AIM: start

SAT, 22 DEC 2001 22:09:05 GMT

Discord within Montenegrin "Sovereignty Bloc"

Common Cause, Particular Interests

Although sharing a common proclaimed goal of independence, the three Montenegrin parties from the so called " sovereignty bloc" - the Democratic Party of Socialists, Liberal Alliance and Social Democratic Party - seem to be political enemies rather than allies. Partly due to this, the long awaited referendum on independence keeps being postponed indefinitely

AIM Podgorica, December 12, 2001

"Farewell independence, farewell reforms!", exclaimed the spokesman of the Liberal Alliance of Montenegro (LSCG) Slavko Perovic in response to the "personal opinion" expressed by Jacques Chirac according to which the European Union would not recognize an independent Montenegrin state. The informal leader of the party engaged in the strife for Montenegrin independence longer than any other political group in the country also pinpointed the main culprit for the expected toppling of the project he himself personified at the start of the nineties: "DPS (Democratic Party of Socialists) is to blame for everything..," Perovic concluded, accusing the President of Montenegro Milo Djukanovic of "manipulating the pro-independence electorate"!? In other words, the Liberal Alliance’s spokesman merely used the statement of the French President as an excuse for clamping down on his adversaries.

Political analysts interpreted Perovic’s statement not merely as yet another telltale sign of the discord within the political forces striving for the independence of Montenegro, but also as an indicator as to where the main obstacle to the achievement of the set goal lies.

"Pressures coming from the international community are both great and unpleasant, but the distrust within the pro-independence bloc - particularly that pertaining to relations between LSCG and DPS – is the main hindrance to the project of the reinstatement of Montenegrin statehood", says Rade Bojovic, a political analyst of the Center for Regional Studies in Podgorica.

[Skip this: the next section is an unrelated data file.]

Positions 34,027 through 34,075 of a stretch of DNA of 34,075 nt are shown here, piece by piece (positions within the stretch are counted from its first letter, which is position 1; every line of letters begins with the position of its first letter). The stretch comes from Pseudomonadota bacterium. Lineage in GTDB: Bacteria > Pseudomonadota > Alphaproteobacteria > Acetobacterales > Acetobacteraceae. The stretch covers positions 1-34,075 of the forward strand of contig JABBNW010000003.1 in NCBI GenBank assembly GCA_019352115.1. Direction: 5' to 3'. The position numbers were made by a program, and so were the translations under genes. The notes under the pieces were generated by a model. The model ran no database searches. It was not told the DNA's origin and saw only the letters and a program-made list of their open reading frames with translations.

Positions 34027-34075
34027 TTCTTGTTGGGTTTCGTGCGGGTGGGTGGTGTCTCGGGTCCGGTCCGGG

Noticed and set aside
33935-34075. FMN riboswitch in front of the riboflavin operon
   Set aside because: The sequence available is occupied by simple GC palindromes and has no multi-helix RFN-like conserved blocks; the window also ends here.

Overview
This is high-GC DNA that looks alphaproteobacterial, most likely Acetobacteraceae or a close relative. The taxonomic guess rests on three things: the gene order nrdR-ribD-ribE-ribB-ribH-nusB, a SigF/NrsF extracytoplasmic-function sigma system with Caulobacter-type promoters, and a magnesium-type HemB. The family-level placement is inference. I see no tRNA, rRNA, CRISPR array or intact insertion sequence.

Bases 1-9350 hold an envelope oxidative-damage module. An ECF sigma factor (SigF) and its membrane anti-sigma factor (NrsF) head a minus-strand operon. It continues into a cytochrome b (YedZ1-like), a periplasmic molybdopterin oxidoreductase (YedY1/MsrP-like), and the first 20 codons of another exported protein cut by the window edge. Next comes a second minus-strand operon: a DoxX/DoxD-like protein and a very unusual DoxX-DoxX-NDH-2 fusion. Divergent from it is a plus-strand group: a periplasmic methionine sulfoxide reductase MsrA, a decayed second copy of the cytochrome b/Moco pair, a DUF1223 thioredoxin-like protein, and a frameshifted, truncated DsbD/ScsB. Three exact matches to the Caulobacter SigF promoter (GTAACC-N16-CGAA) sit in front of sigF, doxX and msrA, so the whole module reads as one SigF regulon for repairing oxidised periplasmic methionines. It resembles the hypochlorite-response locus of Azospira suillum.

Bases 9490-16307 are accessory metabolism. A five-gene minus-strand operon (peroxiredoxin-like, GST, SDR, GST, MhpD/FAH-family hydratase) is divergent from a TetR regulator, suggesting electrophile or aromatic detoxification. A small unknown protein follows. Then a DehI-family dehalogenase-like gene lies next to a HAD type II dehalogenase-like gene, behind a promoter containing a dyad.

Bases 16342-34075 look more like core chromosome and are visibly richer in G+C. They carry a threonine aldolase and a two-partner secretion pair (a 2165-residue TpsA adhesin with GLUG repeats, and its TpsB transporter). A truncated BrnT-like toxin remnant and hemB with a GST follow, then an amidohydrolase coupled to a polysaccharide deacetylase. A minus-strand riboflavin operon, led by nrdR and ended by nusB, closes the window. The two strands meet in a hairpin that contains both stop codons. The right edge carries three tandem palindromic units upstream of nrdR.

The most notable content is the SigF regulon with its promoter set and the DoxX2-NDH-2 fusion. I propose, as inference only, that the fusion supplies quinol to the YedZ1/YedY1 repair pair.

In the meantime, the minority DPS - SDP government owes its rule to the five Liberal Alliance members of parliament who have made it all possible, but who are also often unsparing critics of the present government, hardly any less harsh than their colleagues from the "Together for Yugoslavia" alliance. The Liberals doubt the sincerity of DPS’s commitment to the cause, even after the quest for international recognition was officially proclaimed the main goal of the party’s program. High LSCG officials keep reminding anyone concerned that a political bluff is in play, wholeheartedly backed by Predrag Bulatovic’s SNP (Socialist People’s Party of Montenegro), calculated at keeping the present status quo. The present state of affairs, Liberals claim, suits well both of the two principal political parties in Montenegro. When the right moment for putting an end to the pretence comes, DPS and SNP will unite - on a platform guaranteeing the preservation of a federal makeup of a sorts!?